Federal district court judges in Philadelphia and Fort Lauderdale, Fla: yesterday stripped U.S. citizenship from two Ukrainian-born men who had lied about their participation in Nazi concentration camps during World War II in order to gain admission into the United States.
In the U.S. District Court here, Judge Louis Bechtle ordered that Wolodymir Osidach, a 76-year-old retired Philadelphia slaughterhouse worker, be denaturalized. In Fort Lauderdale, Judge Norman Roettget issued a denaturalization order for Feodor Fedorenko, 73, of Miami, who was accused of concealing his role as a Ukrainian guard in the Treblinka concentration camp.
Roettget yesterday reversed his 1978 ruling in favor of Federenko following a 7-2 decision by the U.S. Supreme Court Jan. 21 that the government only had to prove that Federenko had lied about his past when he entered the U.S. in 1949 and did not need to prove that he had participated in the beating and shooting of Jewish prisoners.
In the Philadelphia case, Osidach was tried in a non-jury civil action here last fall. He was accused of concealing his role as an officer in the Ukrainian police force, a force which actively helped the Nazis send Jews to their deaths, in order to enter this country in 1949 and later to obtain citizenship.
PLEASED WITH DECISION ON OSIDACH
“We are very, very pleased with the decision,” said Neal Sher, deputy director of the U.S. Justice Department’s Office of Special investigations who prosecuted this case, according to a report by David Gross, news editor of the Philadelphia Jewish Exponent.
Sher noted that the Osidach case was the first such case his department had handled from the very start. “Once Judge Bechtle’s opinion is final, once the defense has exhausted its appeals, we will move to have Osidach deported,” he said.
Osidach will certainly appeal the decision, defense attorney Louis Konowal indicated. “What the court did was to attempt to justify the government’s prosecution and substantial expenditure of money by ordering denaturalization of Mr. Osidach on some vague theory which took the court in excess of 110 pages to bootstrap and justify,” Konowal said in a prepared statement. “The court’s conclusion is clearly erroneous.”
WARNS OF CONSEQUENCES
The defense attorney warned that this decision, along with the Supreme Court decision on Federenko, should serve “notice” on “Jews and gentiles alike, who were in the unfortunate predicament of attempting to survive under Hitler’s occupation of their homeland that they are subject to denaturalization and deportation solely because of their either active or passive involvement in any organization, either voluntarily or even as a member of an underground organization.”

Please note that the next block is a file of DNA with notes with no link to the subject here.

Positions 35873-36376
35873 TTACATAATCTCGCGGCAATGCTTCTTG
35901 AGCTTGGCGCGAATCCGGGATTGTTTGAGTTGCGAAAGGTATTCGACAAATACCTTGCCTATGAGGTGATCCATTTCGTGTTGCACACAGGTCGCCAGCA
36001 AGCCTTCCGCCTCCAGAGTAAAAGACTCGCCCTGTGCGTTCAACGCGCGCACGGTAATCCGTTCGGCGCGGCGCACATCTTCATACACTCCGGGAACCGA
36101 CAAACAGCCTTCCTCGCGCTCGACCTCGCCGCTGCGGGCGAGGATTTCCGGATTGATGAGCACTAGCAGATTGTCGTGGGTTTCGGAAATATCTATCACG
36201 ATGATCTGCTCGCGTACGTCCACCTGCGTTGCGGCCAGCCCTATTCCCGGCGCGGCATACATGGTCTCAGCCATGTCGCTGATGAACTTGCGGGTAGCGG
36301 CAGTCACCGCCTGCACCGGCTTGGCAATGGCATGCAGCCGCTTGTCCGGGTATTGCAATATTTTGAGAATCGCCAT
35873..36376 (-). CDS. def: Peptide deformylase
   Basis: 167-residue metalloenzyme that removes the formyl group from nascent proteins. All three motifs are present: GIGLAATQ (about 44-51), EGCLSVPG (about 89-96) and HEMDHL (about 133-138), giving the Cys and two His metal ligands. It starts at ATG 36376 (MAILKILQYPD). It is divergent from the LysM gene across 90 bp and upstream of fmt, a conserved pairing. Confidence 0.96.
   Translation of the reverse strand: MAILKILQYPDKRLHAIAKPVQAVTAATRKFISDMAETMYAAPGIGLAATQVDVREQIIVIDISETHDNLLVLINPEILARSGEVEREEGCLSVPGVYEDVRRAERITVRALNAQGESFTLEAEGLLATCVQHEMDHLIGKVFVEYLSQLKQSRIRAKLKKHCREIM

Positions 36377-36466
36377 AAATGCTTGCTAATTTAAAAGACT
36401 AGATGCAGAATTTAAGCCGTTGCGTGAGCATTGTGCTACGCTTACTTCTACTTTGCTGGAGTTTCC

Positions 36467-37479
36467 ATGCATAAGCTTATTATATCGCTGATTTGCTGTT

Osidach, like Federenko, entered this country under the Displaced Persons Act. He swore at the time that he had worked as a dairy technician in the Ukrainian village of Rawa Ruska during World War II. Later he admitted to having been a member of the Ukrainian police. He insisted, however, that his only function had been that of an interpreter.
ESSENCE OF JUDGE’S RULING
In his written opinion, Judge Bechtle said that the evidence presented at the trial proved that Osidach was a police officer who commanded other police officers in the Nazi-led and Nazi-organized Ukrainian police force. “The court finds here that Osidach’s role as fulltime, paid and armed interpreter for both the German gendarmes and the Ukrainian police made him a necessary link between the Germans and the objects of their persecutions — the Jews in the town of Rawa Ruska,” Bechtle wrote.
The judge also concluded that Osidach’s role “constituted participation in acts of mental persecution against civilians in that town.”
During the course of the trial eyewitness testimony by Holocaust survivors showed that Ukrainian police helped the Nazis guard Jewish slave laborers round up thousands of Jews from the Rawa Ruska ghetto and march them to the train station where they were sent to the death camp, Belzec, some 20 miles away.
Osidach, during the trial, insisted that the Ukrainian police did no such things. “We had nothing to do with the Jews,” he testified. Bechtle, however, decided that Osidach’s testimony was “not credible or believeable and is totally contrary to substantial and credible eyewitness testimony.”
The Archive of the Jewish Telegraphic Agency includes articles published from 1923 to 2008. Archive stories reflect the journalistic standards and practices of the time they were published.